Marketing directly to consumers during open enrollment periods is nothing new for insurers and HMOs, but now hospitals and medical groups are getting into the act.
Last fall some providers targeted employees, trying to convey the added value of choosing a plan in which they are a preferred provider. In some markets, healthcare ads crowded billboards, airwaves and the mail.
This recognition of consumers-rather than employers-as the ultimate purchasers of care should continue as more providers become capitated, and their revenues linked to numbers of covered lives.
However, consumers still lack enough helpful information and patience to sort through it all, and open enrollment campaigns risk having their messages blend together, adding to consumer confusion.
"Most people spend more time picking a restaurant for dinner than they do picking a health plan. It's really quite alarming," said Bill McKeon, director of marketing at Stanford University Medical Center, Palo Alto, Calif.
Saturation is the potential weakness of advertising exclusively during open enrollment, McKeon said. By his estimate, 85% to 90% of providers in the San Francisco area advertised during open enrollment in 1994, while almost none did three years ago.
For that reason, Stanford chose a long-term approach, starting its campaign months before.
Early promotions emphasized Stanford's specialty and tertiary care, and included an education campaign on strokes. The offensive later broadened to a $200,000 campaign for its growing primary-care base.
Stanford's Menlo Clinic in Menlo Park, Calif., held an open house in the fall, said Joan Hankin, director of the Stanford referral center. She said more than 500 people stopped to get a flu shot and a snack, meet staff physicians and tour the facility.
"Three ads in a blitz isn't going to affect the (consumer) decision," McKeon said, explaining the long-term approach. Besides, "It's not in the best interest of prospective members."
Stanford and its competitors told consumers that when they choose a plan, they also limit their future choices of providers. Calls to Stanford's primary-care referral line revealed "a tremendous amount of confusion" about selecting a plan, McKeon said.
"People assume that having a great medical center in their back yard, they have access to it," he said.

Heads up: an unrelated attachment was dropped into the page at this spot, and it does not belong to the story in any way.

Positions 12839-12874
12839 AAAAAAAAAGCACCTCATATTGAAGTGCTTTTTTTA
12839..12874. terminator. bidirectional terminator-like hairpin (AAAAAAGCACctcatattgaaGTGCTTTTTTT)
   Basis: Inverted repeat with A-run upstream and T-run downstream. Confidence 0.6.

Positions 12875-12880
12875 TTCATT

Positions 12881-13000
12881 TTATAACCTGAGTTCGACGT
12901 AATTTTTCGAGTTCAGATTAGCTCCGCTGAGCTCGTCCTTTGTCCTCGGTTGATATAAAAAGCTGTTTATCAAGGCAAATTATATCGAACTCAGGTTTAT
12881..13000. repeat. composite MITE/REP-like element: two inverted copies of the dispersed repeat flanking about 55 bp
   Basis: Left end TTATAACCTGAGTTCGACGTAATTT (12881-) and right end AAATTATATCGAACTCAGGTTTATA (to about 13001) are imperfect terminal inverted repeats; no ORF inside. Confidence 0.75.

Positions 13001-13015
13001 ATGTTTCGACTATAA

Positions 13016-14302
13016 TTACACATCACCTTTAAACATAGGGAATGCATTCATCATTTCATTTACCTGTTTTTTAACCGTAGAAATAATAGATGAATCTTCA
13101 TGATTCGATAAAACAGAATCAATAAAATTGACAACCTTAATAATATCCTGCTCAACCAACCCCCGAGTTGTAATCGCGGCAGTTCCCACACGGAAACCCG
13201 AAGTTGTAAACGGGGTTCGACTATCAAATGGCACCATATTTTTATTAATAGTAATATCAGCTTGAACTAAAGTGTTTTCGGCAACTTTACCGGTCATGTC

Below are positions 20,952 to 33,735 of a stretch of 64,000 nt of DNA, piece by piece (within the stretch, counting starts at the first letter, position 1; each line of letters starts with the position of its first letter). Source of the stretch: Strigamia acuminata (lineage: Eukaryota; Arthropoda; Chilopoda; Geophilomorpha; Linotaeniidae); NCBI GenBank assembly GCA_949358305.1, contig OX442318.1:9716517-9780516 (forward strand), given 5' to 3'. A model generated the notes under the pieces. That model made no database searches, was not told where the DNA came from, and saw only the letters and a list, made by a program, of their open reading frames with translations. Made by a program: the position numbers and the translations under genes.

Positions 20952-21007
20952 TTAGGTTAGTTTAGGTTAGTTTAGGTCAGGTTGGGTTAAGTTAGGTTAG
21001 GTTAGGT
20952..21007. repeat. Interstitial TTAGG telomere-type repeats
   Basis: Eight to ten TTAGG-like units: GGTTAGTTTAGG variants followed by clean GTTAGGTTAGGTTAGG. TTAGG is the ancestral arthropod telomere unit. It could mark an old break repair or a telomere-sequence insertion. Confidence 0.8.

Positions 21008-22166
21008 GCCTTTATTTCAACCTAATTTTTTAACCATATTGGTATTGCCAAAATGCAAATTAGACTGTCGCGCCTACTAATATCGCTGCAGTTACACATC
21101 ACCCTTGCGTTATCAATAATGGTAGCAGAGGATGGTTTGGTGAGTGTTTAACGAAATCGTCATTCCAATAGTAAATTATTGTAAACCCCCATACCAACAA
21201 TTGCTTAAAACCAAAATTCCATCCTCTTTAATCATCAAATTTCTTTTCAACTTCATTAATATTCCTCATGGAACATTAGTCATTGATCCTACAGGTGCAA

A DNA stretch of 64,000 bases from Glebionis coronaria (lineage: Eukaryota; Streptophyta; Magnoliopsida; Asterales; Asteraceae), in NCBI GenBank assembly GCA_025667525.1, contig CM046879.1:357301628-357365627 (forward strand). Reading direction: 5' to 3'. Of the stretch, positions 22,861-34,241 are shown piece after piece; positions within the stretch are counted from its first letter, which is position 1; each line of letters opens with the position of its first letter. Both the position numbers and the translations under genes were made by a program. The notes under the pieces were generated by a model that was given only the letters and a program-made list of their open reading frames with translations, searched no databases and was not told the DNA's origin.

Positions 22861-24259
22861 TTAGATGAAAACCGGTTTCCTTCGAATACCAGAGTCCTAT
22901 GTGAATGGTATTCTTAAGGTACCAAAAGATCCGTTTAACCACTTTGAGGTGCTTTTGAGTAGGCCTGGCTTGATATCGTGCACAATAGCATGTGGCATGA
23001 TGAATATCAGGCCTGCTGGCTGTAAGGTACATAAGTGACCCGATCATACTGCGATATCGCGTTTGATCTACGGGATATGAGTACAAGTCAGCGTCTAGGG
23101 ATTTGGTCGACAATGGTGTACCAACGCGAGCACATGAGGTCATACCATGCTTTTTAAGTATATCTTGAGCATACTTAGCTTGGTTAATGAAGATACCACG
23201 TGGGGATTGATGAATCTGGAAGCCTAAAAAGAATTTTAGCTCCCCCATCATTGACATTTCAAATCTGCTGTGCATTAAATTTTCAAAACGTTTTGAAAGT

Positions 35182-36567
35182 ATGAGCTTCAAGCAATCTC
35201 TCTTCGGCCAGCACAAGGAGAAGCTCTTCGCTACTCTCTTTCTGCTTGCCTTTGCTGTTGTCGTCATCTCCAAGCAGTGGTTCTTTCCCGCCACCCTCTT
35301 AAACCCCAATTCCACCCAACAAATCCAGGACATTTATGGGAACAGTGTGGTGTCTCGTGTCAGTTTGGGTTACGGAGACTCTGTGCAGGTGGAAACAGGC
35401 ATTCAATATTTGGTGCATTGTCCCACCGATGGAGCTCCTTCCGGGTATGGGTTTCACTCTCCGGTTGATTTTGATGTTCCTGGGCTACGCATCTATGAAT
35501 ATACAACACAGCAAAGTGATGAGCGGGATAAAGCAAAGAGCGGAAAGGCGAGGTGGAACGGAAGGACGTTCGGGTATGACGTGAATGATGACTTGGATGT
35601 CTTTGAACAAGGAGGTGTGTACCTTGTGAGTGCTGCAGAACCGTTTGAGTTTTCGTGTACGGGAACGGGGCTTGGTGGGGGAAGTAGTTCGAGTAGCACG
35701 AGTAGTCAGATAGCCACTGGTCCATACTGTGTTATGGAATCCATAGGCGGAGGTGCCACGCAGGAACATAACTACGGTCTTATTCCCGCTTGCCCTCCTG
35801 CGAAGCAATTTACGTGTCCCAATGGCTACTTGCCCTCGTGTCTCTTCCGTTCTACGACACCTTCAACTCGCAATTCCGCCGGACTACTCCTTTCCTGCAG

David Marlowe, vice president for strategic services at Market Strategies in Columbia, Md., said consumers often aren't sophisticated in their approach. "Some employees pick their plans based on whether they can understand the manual," he said.
Consumers are becoming more savvy, but they still ask simple questions, said Jim Eppel, vice president for commercial products at Allina Health System in Minneapolis.
Last fall Allina invited customers to ask questions, and the number of calls to the integrated health system's customer service lines climbed to 40,000 in October, from a monthly average of 25,000.
Instead of questioning outcomes, quality and performance, Eppel said, consumers asked for help determining premiums and locating their own physician in the network.
Allina spent $215,000 marketing its health plans to employers and employees last fall, although few providers in the Twin Cities have taken up special marketing for open enrollment. Allina's expenditures were "beefed up somewhat" from the rest of the year, Eppel said.
New American Health, a new physician-hospital organization of North Arundel Hospital in Glen Burnie, Md., targeted a narrow geographical market with ads in a local section of the Baltimore Sun, costing $20,000. Radio ads ran in the broader Baltimore market and cost $10,000. In addition, printed handouts ran $30,000, $14,000 of which applied to year-round marketing expenditures.
The open-enrollment campaign aimed to emphasize the PHO's wellness and educational offerings, and the size of its primary-care network. It also attempted to increase name recognition, said Morris Reitz, director of marketing.
Providers should heed market research and determine what local consumers want, Marlowe said. For example, a dual-career white-collar family might pick a plan if its facilities are open after work and on weekends.
The challenge in the glut of messages is to differentiate yourself, said Arthur Sturm, president and chief executive officer of Sturm Rosenberg Cafferata, a Chicago-based healthcare marketing and advertising firm.
He listed price, network distribution and patient satisfaction, in that order, as the top influences on consumer choice.
Employers are listening to their workers' preferences more than they did in the past, Sturm said. And with capitation growing, hospitals have to follow through to boost enrollment after signing a managed-care contract.
"If you don't get people to sign up, the contract doesn't really mean anything," Sturm said.